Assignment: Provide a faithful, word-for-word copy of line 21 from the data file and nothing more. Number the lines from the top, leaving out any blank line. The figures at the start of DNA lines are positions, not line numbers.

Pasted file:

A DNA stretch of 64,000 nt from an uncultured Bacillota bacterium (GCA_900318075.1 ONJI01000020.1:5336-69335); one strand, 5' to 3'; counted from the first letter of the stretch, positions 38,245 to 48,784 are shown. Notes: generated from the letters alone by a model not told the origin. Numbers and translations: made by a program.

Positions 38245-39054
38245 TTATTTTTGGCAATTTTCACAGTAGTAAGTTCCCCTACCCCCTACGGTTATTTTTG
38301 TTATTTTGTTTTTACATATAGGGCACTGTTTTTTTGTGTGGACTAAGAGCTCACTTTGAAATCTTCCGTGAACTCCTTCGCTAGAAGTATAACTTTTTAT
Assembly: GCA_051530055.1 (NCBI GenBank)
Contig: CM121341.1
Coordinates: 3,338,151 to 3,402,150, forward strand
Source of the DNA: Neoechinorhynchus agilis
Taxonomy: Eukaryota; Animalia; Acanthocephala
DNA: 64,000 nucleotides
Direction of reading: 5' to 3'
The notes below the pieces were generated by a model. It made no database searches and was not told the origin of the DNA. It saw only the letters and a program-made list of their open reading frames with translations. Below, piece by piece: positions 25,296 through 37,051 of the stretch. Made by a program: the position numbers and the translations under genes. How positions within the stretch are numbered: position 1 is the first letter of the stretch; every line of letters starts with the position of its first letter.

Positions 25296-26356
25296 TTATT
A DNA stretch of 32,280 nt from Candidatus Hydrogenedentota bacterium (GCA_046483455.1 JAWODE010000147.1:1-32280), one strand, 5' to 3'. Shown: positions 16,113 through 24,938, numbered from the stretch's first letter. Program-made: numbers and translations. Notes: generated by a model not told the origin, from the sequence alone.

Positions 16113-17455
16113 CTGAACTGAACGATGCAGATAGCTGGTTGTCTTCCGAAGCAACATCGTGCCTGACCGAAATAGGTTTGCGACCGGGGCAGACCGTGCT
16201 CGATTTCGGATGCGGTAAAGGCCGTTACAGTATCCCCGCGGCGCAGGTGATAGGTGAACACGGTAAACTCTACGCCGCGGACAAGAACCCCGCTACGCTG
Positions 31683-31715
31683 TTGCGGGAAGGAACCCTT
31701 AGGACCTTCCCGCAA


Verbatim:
31701 AGGACCTTCCCGCAA